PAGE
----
Podcasts of the Week Ending December 11


Decoder RingTruly Tasteless Jokes

This episode discusses a series of joke books that were inordinately popular in the 1980s.  By extension, it explores the shift of how transgressive language was initially used by the Left as part of the movement to advance free speech.  But these books made offensive jokes so ubiquitous that they became old hat.  Eventually only people on the right were interested in sharing offensive jokes.

99% InvisibleThe Epic of Collier Heights

The story of the creation of a Black Mecca, a prosperous African American neighborhood in suburban Atlanta which was created by aggressively acquiring property around segregated white areas.

This Day in Esoteric Political HistoryThe Coup in Wilmington (1898)

Wilmington, NC was governed by democratically-elected white and Black leaders until white supremacists staged a violent insurrection in 1898.

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Podcasts of the Week Ending October 30


Consider ThisThe Great Resignation: Why People Are Leaving Their Jobs In Growing Numbers

“Take this Job and Shove It (2021 Remix) feat. Labor Organizing”

SidedoorBloodsuckers!

LEECHES! They’re our friends!

This Day in Esoteric Political HistoryCentral Park’s Black Village is Demolished (1857) w/ Bobby Wooten

The story of Manhattan’s Seneca Village, a prosperous predominately Black settlement destroyed to build Central Park

ThroughlineThe Dance of the Dead 

Halloween is an adaptable holiday that has gone through numerous changes from its origins in pre-Christian Ireland to today’s corporate synergy.

 

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Podcasts of the Week Ending October 23


99% InvisibleI Can’t Believe It’s Pink Margarine!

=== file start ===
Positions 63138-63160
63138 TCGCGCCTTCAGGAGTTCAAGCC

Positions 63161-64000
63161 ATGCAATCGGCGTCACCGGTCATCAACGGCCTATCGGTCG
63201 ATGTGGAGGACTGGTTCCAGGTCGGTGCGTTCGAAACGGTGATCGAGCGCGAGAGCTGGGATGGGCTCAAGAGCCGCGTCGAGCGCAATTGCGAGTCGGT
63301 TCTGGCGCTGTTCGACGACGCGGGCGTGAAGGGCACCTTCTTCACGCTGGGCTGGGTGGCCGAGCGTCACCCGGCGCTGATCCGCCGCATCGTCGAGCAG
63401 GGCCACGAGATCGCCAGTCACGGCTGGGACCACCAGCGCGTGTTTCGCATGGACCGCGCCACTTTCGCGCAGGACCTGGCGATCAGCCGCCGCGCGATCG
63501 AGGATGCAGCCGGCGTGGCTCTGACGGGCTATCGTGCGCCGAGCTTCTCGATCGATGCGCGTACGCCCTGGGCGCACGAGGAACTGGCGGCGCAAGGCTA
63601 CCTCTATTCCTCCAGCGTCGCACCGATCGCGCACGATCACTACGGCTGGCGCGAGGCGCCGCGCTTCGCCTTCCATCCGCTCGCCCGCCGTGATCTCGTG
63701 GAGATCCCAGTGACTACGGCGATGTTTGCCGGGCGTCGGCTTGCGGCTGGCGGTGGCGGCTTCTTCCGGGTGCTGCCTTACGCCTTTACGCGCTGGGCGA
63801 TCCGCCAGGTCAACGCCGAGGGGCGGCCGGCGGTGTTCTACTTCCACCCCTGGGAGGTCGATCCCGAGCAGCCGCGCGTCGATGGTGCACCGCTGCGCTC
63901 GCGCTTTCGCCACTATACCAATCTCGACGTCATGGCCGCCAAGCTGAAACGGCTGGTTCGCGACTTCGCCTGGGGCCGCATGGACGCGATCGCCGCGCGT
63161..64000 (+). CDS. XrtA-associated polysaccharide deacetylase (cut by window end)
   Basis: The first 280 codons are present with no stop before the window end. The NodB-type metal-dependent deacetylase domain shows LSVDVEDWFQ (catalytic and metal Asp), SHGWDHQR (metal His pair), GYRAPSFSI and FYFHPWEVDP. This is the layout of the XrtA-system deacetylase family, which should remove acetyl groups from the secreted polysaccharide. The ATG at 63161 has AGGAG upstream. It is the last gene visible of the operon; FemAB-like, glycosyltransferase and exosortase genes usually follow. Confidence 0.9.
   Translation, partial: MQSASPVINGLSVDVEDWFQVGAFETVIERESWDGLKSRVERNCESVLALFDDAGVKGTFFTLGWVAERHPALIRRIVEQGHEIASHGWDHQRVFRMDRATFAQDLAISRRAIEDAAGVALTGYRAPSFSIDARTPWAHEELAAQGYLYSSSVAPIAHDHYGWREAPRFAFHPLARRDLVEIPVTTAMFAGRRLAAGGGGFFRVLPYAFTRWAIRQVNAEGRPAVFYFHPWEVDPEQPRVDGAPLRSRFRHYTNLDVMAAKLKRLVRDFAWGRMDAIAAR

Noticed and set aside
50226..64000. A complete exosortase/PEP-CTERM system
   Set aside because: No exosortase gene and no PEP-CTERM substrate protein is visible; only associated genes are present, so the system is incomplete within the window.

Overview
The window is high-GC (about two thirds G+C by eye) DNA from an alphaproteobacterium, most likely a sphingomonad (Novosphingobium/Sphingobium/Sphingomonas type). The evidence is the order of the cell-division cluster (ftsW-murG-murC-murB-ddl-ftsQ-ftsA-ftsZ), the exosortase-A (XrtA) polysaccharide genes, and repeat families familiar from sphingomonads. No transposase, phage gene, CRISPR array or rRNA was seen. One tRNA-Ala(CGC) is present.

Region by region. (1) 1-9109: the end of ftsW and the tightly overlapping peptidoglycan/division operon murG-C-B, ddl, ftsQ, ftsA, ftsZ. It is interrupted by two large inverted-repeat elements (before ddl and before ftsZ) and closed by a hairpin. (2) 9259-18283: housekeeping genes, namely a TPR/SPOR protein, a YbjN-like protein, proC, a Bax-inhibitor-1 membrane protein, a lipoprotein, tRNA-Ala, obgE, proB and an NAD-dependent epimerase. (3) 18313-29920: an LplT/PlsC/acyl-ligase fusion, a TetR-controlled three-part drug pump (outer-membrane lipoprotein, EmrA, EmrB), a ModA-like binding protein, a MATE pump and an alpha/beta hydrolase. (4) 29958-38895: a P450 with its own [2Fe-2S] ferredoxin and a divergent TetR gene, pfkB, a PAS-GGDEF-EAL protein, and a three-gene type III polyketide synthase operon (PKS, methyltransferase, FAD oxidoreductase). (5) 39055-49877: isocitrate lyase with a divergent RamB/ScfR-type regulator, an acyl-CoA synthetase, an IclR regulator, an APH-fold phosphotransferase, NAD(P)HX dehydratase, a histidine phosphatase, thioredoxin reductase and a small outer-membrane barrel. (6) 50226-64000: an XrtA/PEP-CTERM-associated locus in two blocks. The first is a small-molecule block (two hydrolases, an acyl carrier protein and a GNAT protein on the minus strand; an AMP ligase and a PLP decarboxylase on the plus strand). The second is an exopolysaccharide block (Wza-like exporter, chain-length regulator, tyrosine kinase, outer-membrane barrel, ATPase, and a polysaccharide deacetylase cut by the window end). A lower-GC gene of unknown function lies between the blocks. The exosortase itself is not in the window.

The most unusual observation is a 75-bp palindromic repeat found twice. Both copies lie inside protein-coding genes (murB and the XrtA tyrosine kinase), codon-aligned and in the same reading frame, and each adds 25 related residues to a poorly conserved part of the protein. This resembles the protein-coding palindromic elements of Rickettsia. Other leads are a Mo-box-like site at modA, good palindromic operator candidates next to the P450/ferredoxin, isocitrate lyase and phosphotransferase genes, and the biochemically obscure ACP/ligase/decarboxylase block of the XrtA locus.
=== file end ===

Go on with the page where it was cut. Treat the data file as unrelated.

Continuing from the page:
This controversial history of margarine you never knew you needed to know!

RadiolabOf Bombs and Butterflies

How an artillery range may help an endangered species prosper.

This Day in Esoteric Political HistoryThe Textbook Wars Spiral Out of Control (1974)

Shockingly violent opposition to school textbook and curriculum changes in the West Virginia in the past seem to a harbinger of things to come in our present day.

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Podcasts of the Week Ending October 16


Scientific AmericanBeethoven’s Unfinished 10th Symphony Brought to Life by Artificial Intelligence

It took 200 years and an algorithm to finish Beethoven’s final symphony.

This Day in Esoteric Political HistoryThe Hojo Incident

Racial prejudice in Delaware creates an international incident when restaurant staff refuse to serve a diplomat from Ghana.

ThroughlineThe Nostalgia Bone

As someone who is extremely nostalgic, I found this an interesting history.

 

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Podcasts for Two Weeks Ending September 25


Scientific American 60-Second ScienceDinosaurs Lived–and Made Little Dinos–in the Arctic

Dinosaurs were so cool. Literally!

This Day in Esoteric Political HistoryAttica

The attrocity at a New York state prison, the media complicity in perpetuating the false narrative of the authorities, and how little has changed in criminal justice in 50 years since.

This Day in Esoteric Political HistoryCalendar Confusion

That time in 1752 when everyone in the British Empire lost 11 days.

Twenty Thousand HertzListening to the Movies

How audio description for movies originated and how it is done.

What NextEmpty Shelves Everywhere

Ongoing supply chain problems of the global pandemic.

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Podcasts of Two Weeks Ending September 11


Hub HistoryBoston’s Oldest Buildings and Where to Find Them, with Joe Bagley

Boston city archaeologist Joe Bagley talks about his new book about Boston’s historic architecture.

The Memory PalaceThe Life and Works of a Monumental Figure

The story of social activist Jane Addams.

This American Life This Is Just Some Songs

A mixtape of stories.